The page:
Researchers for the Centers for Medicare and Medicaid Services (CMS) analyze evidence on the benefits and harms of lung cancer screening by age in a study being published in Annals of Internal Medicine.
Smoking is the most important risk factor for developing lung cancer. The National Lung Screening Trial (NLST) reported a reduction in lung cancer mortality in high-risk participants aged 55 to 74 who were randomly assigned to screening with low-dose computed tomography (LDCT) versus chest radiography. The US Preventive Services Task Force (USPSTF) subsequently recommended annual lung cancer screening with LDCT for persons aged 55 to 80 who had ever smoked.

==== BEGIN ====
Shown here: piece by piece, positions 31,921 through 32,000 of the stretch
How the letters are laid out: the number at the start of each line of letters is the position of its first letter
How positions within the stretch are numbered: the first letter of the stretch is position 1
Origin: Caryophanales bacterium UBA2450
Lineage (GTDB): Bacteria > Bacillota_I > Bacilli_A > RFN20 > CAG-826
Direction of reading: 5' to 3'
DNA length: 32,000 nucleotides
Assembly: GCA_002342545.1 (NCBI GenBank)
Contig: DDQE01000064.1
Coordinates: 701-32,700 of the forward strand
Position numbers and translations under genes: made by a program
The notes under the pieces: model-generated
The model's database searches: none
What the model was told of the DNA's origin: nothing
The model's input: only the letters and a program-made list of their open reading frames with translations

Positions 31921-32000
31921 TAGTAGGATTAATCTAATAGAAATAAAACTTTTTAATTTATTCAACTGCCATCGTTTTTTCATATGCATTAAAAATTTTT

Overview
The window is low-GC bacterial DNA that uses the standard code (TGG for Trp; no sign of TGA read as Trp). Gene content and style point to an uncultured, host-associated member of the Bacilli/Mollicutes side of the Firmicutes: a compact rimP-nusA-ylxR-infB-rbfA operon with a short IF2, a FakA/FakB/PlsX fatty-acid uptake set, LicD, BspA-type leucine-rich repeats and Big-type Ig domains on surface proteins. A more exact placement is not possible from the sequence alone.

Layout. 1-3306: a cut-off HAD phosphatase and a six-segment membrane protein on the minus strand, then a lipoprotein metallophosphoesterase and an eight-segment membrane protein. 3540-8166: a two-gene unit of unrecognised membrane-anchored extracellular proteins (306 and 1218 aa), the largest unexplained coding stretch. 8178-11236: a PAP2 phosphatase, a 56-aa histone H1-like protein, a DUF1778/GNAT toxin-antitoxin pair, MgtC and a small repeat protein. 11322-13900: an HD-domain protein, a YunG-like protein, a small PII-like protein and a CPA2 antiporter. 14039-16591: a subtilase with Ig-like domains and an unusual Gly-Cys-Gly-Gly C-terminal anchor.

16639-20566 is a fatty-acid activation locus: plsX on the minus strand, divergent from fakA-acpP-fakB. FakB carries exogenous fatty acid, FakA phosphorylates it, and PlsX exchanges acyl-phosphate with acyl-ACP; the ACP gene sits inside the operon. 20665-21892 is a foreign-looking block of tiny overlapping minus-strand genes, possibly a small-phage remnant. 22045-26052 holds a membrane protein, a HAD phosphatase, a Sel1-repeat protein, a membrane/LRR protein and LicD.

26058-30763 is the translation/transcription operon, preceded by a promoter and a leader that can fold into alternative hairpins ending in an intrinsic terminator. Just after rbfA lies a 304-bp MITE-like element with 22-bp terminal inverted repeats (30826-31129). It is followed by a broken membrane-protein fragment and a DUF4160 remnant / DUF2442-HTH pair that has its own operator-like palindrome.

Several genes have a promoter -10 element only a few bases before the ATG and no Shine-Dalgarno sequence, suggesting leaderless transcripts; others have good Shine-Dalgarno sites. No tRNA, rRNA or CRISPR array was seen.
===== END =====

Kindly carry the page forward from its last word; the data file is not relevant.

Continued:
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In light of the new Milliman actuarial study, and erroneous information CMS has previously relied on when expressing it was not likely to provide LC screening under Medicare, despite the United States Preventive Services Task Force and the inclusion under the ACA (this position by CMS caused considerable disbelief and shock in the LC community), anything other than full adoption of the USPSTF recommendation for LC screening without copay or deductible would be an outrage, and send a message to those 65 and older or disabled, that their lives are held in less regard by our government than the rest of the population.